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Lesson Transcript

Culture File: Mexico - Lesson 25: Mexico in Numbers
Hello, and welcome to the Culture File: Mexico series at SpanishPod101.com. In this series, we’re exploring essential cultural information about Mexico, Mexican Culture, and Mexican People. In this closing lesson, we will share some interesting general information about Mexico. I’m Michael, and you're listening to Season 1, Lesson 25: Mexico in Numbers.
Mexico’s capital, Mexico City, is the oldest city in North America, and is one of the largest cities in the world. It was built over the ruins of an Aztec city, Tenochtitlán, which was built on a lake, or "lago". Because of this, the city sinks six to eight inches each year, as water is pumped from underneath to supply the city’s growing population. The population is over 21 million with a gross domestic product of around US$ 411 billion, a third of the country’s GDP of $ 1.3 trillion.
Mexico is the fourteenth largest country in the world, with a total area of 756,066 square miles. About 70% of the population live in urban areas. 60% are a mix between Native Mexicans and Spanish, 30% are predominantly indigenous, 9% are Caucasian Europeans, Americans, and Canadians, and the remaining 1% consists of people from a variety of ethnic groups, or "grupos étnicos", such as those from Asia or the Middle East.
Mexico is home to one of the richest men in the world, Carlos Slim, who is worth $ 77 billion. Mexico is also home to many people suffering poverty, with around 1% of the population living in extreme poverty. About 13% of Mexican workers--roughly 6.5 million people--receive the minimum wage, or "salario mínimo", which is 70 pesos a day.
Mexico is the second largest economy in Latin America. Its major trading partners are the United States, which comprises 80% of Mexico’s exports, or "exportaciones", Canada, accounting for 2.4% of exports, and Germany, which constitutes 1.7%. As Mexico has the sixth largest electronics industry in the world, electronics are the main product for export, especially to the United States. In terms of imports, or "importaciones", 50% comes from the United States, 11% from China, and 5.3% from Japan.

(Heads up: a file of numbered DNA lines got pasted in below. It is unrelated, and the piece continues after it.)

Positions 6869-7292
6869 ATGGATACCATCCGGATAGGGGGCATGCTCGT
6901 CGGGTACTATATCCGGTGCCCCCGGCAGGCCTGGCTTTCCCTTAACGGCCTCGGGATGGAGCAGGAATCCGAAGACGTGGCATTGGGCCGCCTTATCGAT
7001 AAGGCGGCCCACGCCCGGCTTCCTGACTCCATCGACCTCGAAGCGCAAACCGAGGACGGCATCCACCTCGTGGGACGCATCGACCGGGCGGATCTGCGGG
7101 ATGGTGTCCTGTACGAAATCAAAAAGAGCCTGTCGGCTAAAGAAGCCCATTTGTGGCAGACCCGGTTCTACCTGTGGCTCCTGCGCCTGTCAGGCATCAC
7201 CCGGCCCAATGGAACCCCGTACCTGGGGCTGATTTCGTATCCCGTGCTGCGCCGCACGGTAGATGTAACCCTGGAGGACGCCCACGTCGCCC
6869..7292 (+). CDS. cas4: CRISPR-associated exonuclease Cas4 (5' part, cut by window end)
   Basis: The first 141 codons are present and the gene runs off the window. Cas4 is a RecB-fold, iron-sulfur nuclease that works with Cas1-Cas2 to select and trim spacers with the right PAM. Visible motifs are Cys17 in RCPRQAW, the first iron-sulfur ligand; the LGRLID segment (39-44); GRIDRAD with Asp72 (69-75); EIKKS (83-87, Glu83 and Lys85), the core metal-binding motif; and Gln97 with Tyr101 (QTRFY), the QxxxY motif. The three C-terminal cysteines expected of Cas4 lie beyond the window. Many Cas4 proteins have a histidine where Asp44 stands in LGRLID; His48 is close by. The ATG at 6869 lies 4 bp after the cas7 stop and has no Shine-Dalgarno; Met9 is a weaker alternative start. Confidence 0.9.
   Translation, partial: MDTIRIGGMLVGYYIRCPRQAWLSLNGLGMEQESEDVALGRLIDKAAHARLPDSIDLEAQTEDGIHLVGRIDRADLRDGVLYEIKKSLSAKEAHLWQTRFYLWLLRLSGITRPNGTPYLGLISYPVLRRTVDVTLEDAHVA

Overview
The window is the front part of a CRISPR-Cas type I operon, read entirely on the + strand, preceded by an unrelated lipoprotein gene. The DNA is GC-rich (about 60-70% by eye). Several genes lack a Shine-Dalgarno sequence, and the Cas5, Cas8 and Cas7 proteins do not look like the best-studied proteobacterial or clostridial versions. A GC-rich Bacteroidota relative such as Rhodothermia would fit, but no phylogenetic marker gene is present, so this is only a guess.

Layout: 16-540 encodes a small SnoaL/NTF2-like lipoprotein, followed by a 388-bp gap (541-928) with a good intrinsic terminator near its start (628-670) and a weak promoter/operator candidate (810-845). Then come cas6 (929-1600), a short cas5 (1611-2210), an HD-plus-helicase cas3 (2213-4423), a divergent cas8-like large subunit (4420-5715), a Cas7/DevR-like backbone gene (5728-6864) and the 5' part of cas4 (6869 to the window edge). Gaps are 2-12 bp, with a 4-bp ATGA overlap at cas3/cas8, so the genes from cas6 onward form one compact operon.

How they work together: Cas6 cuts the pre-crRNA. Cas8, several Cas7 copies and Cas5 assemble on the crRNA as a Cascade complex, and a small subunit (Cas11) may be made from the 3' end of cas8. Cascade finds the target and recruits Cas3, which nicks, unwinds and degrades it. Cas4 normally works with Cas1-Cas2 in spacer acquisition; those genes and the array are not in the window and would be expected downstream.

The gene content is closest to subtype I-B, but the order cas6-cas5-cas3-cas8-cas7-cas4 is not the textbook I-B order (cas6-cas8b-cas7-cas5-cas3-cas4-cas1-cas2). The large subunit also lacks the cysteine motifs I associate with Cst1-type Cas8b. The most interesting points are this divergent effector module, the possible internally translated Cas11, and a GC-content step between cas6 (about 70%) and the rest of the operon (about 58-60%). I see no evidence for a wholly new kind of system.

43% of the Mexican population uses or has access to the Internet, which makes up 1.74% of world Internet users and ranks Mexico as the 11th country with the most users of the Internet. On average, these users spend 41 hours a week online, mainly to go on social media, or "medios sociales", websites, which averages out to almost 6 hours of internet use a day. Not surprisingly, 24% of Mexican Internet users are teenagers.
Regarding health in Mexico, the government has launched campaigns to inform Mexicans on how to lead a healthy life, or "vida saludable", due to the rising number of overweight and obese citizens. 34% of children are either obese or overweight, and adult obesity is up to 32%. Obesity is closely related to diabetes, and diabetes is among the top causes of death in this country, with over 6.4 million people diagnosed. About 9.2% of adults in Mexico have diabetes or other related complications, and the cost of medical attention for this illness reaches about $ 3.43 billion each year.
So listeners, how did you like this lesson? Did you learn anything interesting?
Do you know any other interesting facts about Mexico?
Leave a comment telling us at SpanishPod101.com, and we'll see you in another series!

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SpanishPod101.com
Monday at 6:30 pm
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Do you know any other interesting facts about Mexico?

 

spanishpod101.comVerified
Wednesday at 1:40 pm
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Hola Jon,


Thank you for your feedback!

We're always welcome to suggestions and new ideas to improve yours and everyone else Spanish experience.


Gracias,

Carla

Team SpanishPod101.com

Jon
Friday at 6:41 am
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¡Hola toda!


I have enjoyed listening to each of the Culture File podcasts and have learned quite a few interesting things. I shall listen to them again to make sure I remember the information.


I have a couple of suggestions for future podcasts, if they have not already been done and exist elsewhere.

First, have you considered doing one or more on the political structure of Mexico? In other words, one might be on the way that government is structured from the federal to the local level. What are the names of branches, their duties, how does the government and people connect, etc. Another in the same vein, what are the different political parties? What are their names, what are their differences, some history on their origins, and is there any similarity to any of them to US parties?


Second, I am curious about different types of music. So a podcast on the names and types of music that a person might hear on the radio, live, or in concerts, both older styles and current styles, would be educational.


How do those sound?


Gracías y hasta luego.